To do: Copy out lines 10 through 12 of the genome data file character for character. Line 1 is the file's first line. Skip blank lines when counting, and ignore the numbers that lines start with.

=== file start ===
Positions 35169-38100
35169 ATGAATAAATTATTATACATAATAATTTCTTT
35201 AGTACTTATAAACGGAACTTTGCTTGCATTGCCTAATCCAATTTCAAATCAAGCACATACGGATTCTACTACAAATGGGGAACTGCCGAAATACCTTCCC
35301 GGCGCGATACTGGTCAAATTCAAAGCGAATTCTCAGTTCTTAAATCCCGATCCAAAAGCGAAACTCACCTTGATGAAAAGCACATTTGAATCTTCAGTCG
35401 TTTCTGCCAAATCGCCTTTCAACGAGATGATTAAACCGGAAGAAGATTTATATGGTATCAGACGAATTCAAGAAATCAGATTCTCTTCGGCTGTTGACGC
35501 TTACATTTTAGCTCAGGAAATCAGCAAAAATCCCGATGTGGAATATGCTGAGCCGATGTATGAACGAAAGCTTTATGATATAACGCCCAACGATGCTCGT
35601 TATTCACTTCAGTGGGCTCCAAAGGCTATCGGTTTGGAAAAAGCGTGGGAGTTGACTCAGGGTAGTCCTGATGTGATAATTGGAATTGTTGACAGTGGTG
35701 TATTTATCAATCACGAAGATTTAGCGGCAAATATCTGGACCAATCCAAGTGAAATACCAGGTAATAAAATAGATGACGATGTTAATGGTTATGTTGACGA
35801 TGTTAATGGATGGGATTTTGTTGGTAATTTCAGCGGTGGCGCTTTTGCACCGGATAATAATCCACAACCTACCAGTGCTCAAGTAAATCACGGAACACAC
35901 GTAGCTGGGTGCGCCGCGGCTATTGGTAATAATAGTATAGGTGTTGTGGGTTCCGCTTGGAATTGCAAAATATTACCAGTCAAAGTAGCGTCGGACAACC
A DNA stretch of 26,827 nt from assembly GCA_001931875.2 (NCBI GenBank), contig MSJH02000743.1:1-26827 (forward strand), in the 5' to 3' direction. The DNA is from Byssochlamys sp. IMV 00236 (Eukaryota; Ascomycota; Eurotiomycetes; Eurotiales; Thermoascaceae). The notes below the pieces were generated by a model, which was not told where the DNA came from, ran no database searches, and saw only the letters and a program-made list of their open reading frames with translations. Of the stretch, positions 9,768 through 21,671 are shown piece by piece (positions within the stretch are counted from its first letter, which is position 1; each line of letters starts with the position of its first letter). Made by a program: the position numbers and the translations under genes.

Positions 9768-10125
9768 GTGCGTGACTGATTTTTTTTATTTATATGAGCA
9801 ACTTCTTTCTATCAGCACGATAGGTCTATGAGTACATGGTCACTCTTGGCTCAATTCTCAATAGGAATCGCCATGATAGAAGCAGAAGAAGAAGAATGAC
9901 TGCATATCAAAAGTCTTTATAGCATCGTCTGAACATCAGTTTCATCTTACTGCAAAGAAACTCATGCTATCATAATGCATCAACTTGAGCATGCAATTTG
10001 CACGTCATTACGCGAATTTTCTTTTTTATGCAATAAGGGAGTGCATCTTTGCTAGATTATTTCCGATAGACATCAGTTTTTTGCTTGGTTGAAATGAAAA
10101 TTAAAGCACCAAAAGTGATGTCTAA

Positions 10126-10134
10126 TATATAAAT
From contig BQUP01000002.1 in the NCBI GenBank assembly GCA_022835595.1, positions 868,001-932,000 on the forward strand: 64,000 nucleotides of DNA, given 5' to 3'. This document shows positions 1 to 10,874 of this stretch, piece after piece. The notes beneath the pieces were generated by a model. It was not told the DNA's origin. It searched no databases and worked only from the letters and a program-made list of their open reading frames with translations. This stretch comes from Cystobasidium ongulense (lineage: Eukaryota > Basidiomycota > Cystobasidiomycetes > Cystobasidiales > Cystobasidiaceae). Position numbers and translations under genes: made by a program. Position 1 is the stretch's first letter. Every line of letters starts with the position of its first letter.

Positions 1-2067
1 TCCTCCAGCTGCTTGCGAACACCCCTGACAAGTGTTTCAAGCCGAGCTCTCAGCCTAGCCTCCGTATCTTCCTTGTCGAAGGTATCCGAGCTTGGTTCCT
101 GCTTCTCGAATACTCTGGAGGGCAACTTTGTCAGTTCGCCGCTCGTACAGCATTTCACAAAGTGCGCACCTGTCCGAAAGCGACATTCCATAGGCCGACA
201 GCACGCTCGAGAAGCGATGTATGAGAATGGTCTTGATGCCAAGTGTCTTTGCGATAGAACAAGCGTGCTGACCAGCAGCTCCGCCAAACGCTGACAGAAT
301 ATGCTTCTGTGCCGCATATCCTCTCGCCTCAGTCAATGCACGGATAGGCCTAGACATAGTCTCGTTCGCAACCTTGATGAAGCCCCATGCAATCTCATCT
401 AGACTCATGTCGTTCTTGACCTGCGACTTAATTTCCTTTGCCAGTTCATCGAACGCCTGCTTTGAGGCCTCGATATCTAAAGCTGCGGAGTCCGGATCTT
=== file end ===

35901 GTAGCTGGGTGCGCCGCGGCTATTGGTAATAATAGTATAGGTGTTGTGGGTTCCGCTTGGAATTGCAAAATATTACCAGTCAAAGTAGCGTCGGACAACC
A DNA stretch of 26,827 nt from assembly GCA_001931875.2 (NCBI GenBank), contig MSJH02000743.1:1-26827 (forward strand), in the 5' to 3' direction. The DNA is from Byssochlamys sp. IMV 00236 (Eukaryota; Ascomycota; Eurotiomycetes; Eurotiales; Thermoascaceae). The notes below the pieces were generated by a model, which was not told where the DNA came from, ran no database searches, and saw only the letters and a program-made list of their open reading frames with translations. Of the stretch, positions 9,768 through 21,671 are shown piece by piece (positions within the stretch are counted from its first letter, which is position 1; each line of letters starts with the position of its first letter). Made by a program: the position numbers and the translations under genes.

Positions 9768-10125